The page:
NYU physicists have discovered that nanomagnets—a billionth of a meter in size—with a preferred up or down magnetization are sensitive to heating or cooling, more than expected.

Their findings, which appear in the journal Physical Review B Rapid Communication, suggest that a widely used model to describe the reversal of nanomagnets needs to be modified to account for temperature-dependent changes in the magnetic properties of the materials.

It is known that nanomagnets never switch at the same field each time – rather, random fluctuations in thermal energy generate a distribution of switching fields. But what’s less clear is the origin of this phenomenon.

Chemistry

University of Alberta (Canada) via Science Daily: Human Urine Metabolome: What Scientists Can See in Your Urine
Sep. 5, 2013

Researchers at the University of Alberta announced today that they have determined the chemical composition of human urine. The study, which took more than seven years and involved a team of nearly 20 researchers, has revealed that more than 3,000 chemicals or "metabolites" can be detected in urine. The results are expected to have significant implications for medical, nutritional, drug and environmental testing.

"Urine is an incredibly complex biofluid. We had no idea there could be so many different compounds going into our toilets," noted David Wishart, the senior scientist on the project.

Wishart's research team used state-of-the-art analytical chemistry techniques including nuclear magnetic resonance spectroscopy, gas chromatography, mass spectrometry and liquid chromatography to systematically identify and quantify hundreds of compounds from a wide range of human urine samples.

Science Crime Scenes

Al Ahram (Egypt): Reports of missing objects from Cairo's Museum of Islamic Art
Rumors spread about some objects missing from the museum which curators say may be hidden in storage
Nevine El-Aref
Friday 6 Sep 2013

Within Egypt’s archaeological community, reports are circulating about objects missing from the collections of the Museum of Islamic Art in Cairo.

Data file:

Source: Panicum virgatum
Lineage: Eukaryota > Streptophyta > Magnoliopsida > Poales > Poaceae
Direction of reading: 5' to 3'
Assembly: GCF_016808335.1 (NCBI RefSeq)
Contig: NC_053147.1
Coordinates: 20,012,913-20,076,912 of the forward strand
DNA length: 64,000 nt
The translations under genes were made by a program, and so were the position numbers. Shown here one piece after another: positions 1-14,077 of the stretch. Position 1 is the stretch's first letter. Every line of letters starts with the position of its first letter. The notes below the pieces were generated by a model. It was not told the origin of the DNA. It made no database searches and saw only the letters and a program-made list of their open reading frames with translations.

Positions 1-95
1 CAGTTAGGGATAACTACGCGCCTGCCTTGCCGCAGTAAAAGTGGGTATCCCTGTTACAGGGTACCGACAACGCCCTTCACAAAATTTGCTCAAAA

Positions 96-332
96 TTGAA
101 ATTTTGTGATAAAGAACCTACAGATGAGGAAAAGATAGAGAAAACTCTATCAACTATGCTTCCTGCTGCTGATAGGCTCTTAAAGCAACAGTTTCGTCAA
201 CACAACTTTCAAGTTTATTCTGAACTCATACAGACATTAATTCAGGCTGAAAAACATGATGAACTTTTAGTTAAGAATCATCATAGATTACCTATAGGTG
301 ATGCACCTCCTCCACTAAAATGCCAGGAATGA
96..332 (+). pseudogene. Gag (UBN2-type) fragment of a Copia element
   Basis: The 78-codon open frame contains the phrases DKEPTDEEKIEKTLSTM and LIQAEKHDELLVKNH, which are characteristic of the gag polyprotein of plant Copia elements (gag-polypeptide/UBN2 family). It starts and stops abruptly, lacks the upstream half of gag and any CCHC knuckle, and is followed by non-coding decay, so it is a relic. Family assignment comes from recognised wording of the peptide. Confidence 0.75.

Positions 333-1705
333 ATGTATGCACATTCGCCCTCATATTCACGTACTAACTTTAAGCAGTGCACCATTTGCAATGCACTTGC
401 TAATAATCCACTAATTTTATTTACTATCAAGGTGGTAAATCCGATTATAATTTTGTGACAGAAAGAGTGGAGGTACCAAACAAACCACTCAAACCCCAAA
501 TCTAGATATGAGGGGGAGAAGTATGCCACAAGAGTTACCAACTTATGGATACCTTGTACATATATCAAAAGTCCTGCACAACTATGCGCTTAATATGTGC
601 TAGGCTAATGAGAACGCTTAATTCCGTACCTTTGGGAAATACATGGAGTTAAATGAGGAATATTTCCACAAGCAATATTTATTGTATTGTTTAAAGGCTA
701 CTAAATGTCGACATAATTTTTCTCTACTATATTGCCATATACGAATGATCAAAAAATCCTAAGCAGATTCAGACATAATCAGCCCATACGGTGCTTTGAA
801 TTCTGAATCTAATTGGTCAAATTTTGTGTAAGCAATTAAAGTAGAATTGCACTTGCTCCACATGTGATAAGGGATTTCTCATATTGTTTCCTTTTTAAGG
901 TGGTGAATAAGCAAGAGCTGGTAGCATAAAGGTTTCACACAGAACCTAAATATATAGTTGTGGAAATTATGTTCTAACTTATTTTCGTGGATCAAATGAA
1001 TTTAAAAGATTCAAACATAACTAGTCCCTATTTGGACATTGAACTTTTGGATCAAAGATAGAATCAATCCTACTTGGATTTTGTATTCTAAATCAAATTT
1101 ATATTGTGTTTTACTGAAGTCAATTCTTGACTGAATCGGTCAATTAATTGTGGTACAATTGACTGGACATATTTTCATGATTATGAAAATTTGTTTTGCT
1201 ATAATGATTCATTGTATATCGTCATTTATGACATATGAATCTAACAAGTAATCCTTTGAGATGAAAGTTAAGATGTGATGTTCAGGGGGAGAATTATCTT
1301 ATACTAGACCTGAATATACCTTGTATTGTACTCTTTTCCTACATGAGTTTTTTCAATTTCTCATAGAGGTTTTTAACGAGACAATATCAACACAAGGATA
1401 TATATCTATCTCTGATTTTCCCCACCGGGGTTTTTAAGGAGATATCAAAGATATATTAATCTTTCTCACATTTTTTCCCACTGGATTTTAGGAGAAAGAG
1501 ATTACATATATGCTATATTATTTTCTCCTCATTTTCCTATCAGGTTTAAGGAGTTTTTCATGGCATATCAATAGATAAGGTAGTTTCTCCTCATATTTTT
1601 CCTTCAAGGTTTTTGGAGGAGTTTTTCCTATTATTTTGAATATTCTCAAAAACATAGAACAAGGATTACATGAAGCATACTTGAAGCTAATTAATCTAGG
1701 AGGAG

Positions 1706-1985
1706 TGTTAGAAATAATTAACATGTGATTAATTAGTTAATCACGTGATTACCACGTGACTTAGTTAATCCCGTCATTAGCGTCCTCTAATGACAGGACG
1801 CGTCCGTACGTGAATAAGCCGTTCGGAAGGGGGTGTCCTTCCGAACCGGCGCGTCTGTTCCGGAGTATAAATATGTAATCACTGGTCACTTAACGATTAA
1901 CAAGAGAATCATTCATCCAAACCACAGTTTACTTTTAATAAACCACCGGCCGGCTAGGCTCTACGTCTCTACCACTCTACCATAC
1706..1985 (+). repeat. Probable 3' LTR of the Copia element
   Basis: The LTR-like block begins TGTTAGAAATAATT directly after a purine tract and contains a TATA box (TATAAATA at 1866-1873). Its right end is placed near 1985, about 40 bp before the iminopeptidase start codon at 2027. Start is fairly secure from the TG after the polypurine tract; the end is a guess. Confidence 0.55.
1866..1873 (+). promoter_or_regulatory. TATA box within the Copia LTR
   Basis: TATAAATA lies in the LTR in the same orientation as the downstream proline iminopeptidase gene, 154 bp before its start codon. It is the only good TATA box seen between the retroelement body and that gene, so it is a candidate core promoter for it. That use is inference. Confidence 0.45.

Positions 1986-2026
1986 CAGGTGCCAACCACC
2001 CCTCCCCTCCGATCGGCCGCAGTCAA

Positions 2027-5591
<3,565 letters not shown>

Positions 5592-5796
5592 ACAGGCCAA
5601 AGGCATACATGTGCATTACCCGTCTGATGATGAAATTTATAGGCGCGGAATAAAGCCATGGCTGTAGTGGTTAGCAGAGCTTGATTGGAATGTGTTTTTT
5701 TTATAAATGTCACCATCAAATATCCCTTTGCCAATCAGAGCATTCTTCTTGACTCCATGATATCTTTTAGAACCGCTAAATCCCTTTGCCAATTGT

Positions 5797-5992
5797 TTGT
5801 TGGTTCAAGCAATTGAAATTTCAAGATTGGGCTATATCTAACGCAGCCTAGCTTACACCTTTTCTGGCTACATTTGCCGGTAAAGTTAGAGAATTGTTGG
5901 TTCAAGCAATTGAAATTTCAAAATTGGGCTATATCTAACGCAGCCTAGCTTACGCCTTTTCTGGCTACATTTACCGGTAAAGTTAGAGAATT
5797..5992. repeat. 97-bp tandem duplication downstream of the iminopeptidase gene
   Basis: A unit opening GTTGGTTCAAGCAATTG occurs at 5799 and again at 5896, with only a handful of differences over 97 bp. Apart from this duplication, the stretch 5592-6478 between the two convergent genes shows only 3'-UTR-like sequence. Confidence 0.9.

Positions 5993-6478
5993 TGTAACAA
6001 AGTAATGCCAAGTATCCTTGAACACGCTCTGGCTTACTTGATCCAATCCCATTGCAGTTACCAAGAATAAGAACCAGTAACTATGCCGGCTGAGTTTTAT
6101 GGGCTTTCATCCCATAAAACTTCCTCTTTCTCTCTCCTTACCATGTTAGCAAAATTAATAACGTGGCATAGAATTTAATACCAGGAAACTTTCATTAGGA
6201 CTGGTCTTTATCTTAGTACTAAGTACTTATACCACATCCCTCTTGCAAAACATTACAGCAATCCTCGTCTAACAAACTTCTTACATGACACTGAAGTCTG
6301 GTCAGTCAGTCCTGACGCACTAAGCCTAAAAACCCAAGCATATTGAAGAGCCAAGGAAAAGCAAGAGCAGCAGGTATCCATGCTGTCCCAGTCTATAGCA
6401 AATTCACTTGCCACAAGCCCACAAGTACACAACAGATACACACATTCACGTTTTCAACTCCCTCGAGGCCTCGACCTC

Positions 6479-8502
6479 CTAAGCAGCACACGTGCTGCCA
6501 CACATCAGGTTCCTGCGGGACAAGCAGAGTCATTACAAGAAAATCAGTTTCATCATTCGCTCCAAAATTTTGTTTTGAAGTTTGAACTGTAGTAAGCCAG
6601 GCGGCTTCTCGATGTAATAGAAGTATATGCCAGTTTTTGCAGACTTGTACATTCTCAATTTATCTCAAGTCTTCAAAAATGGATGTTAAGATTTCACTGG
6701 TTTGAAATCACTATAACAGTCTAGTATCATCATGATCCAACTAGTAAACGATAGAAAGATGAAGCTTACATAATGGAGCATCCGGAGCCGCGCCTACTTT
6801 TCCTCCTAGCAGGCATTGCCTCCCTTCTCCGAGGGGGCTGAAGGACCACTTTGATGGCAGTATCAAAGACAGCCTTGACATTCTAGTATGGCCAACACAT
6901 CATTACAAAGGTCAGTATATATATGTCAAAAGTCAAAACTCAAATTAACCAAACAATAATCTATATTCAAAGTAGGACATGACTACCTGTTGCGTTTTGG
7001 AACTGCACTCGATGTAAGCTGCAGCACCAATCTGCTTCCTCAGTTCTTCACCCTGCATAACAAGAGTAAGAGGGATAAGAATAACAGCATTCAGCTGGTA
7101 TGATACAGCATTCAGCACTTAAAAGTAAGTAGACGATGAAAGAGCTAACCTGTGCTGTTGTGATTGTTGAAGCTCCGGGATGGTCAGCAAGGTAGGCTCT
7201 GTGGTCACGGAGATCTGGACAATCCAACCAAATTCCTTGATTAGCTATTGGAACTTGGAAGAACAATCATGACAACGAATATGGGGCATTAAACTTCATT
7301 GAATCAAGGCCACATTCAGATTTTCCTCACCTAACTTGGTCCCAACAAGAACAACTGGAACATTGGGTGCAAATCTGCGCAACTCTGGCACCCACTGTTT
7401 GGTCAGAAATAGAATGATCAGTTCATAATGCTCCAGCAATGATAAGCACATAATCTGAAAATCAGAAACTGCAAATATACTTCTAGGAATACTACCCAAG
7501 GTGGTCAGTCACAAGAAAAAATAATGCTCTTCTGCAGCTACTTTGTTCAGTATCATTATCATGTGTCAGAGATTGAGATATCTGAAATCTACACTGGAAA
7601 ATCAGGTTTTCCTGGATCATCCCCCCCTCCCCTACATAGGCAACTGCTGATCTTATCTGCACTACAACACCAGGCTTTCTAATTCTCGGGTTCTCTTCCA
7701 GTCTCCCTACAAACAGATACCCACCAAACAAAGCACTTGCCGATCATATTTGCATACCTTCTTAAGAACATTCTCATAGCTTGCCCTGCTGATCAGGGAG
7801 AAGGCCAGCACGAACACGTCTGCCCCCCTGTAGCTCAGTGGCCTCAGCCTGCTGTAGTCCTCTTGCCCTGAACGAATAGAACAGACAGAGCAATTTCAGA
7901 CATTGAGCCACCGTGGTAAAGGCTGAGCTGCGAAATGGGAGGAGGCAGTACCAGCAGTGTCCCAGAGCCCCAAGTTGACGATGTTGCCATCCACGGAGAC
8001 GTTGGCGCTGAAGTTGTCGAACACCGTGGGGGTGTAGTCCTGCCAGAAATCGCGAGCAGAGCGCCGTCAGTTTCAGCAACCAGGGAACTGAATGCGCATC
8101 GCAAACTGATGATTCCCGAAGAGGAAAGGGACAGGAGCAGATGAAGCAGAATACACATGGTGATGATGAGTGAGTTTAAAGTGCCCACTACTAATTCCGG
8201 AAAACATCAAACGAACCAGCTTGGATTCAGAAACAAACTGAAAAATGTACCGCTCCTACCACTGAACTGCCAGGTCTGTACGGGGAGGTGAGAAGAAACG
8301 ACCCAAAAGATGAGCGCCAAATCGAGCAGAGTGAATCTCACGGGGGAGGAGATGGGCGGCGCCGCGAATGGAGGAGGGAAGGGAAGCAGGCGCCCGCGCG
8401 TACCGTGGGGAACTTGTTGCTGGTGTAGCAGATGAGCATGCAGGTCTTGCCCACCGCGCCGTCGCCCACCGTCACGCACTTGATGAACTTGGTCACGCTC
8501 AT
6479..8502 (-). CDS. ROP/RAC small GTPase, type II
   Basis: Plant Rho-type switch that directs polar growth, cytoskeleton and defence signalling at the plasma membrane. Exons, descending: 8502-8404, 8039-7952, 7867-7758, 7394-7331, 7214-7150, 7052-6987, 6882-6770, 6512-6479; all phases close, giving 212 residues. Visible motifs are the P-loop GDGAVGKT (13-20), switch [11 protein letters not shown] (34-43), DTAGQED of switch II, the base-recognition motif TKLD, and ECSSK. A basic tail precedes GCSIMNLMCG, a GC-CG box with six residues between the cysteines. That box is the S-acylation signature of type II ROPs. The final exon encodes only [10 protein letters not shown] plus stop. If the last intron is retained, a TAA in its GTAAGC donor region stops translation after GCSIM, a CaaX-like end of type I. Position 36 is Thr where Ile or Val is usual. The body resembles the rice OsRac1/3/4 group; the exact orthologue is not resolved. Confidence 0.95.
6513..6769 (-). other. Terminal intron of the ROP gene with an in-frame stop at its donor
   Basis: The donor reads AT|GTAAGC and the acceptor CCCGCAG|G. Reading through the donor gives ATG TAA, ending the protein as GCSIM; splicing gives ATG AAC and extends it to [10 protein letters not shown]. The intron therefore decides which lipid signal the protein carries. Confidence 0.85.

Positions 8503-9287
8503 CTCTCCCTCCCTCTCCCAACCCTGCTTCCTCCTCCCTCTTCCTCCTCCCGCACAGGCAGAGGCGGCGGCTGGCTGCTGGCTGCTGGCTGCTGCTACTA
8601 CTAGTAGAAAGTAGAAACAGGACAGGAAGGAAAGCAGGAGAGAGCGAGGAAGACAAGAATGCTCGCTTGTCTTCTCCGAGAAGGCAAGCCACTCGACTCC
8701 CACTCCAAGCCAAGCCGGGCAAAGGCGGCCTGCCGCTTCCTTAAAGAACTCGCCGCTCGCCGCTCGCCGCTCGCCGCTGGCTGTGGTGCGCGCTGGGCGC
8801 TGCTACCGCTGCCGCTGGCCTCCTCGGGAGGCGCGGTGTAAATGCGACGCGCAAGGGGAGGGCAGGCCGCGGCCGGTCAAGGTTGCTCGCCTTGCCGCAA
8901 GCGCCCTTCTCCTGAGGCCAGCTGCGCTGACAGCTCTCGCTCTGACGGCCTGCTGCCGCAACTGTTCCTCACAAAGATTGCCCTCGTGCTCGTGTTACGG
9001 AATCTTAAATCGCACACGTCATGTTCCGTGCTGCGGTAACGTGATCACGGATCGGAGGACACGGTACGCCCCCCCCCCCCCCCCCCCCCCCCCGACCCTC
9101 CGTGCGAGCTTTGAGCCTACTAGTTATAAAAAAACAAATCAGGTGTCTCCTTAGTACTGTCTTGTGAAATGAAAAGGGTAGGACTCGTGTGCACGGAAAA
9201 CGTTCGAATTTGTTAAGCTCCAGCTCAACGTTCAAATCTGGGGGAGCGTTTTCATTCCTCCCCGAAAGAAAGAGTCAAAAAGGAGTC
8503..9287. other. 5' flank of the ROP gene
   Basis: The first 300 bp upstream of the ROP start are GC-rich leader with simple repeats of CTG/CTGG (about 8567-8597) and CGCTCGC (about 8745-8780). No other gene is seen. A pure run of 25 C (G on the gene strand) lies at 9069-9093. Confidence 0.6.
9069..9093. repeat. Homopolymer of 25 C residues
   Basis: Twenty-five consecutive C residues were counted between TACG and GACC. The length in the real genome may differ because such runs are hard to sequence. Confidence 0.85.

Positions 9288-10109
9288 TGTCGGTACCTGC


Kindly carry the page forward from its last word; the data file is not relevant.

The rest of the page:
Some reports suggest that during an inventory at the museum, curators found that seven bronze artefacts were missing. The missing objects are said to be two statues, an incense burner, a key inlaid with silver decoration, a pot, a jewellery box and an astrolabe.

A curator who asked to be anonymous said that the objects may have gone missing during the museum renovation four years ago and may be hidden in storage.

The Art Newspaper: Farmers bulldoze ancient tombs in Libya to sell plots to developers
The country’s fragile political situation leaves authorities unable to intervene
By Emily Sharpe. Web only
Published online: 04 September 2013

Several ancient tombs at a Unesco World Heritage Site in northeastern Libya have been bulldozed to clear space for a residential complex. Local farmers, who have laid claim to part of the vast necropolis at Cyrene, began demolishing a mile-long section of the site last week in the hope of selling 500 sq. m parcels to real estate developers. Although the proper authorities have been notified, the country’s current fragile political situation has left them unable to intervene.

“Ancient artefacts were thrown into a nearby river as if they were mere rubbish,” Ahmed Hussein, an archaeology professor at Bayda University, told France 24.He says that around “200 vaults and tombs were destroyed, as well as a section of a viaduct that dates back to approximately AD200.” The ancient Greek colony, which was founded in the seventh century BC, is described by Unesco as “one of the principal cities in the Hellenic world” and its necropolis is considered one of the largest and most varied of its kind. The site is one of Libya’s five World Heritage Sites.

The Detroit News: Artifact sold in Michigan, recovered by Detroit agents returned to South Korea
Candice Williams
The Detroit News
September 3, 2013 at 7:46 pm

A recovered stolen cultural artifact from South Korea that Detroit homeland security agents helped find has been returned, officials announced Tuesday.

The U.S. Immigration and Customs Enforcement’s Homeland Security Investigations unit returned the Hojo currency plate, looted during the Korean War from the Deoksu Palace in Seoul. The South Korean government received the plate Tuesday during a repatriation ceremony, marking the first time ICE has returned a cultural artifact to the country.

The Hojo currency plate dates back to 1893 during the Joseon Dynasty. It is one of only three in existence.

L.A. Times: Human remains believed uncovered in search at Florida boys school
By Matt Hamilton
September 1, 2013, 9:00 a.m.

The first of many to die at a Florida reform school infamous for inflicting beatings and abuse is identified in official records only as “Unknown colored boy.”

Researchers say he died in 1911. But his name, final resting place, and the reason for his early death remain a mystery.

He’s not alone.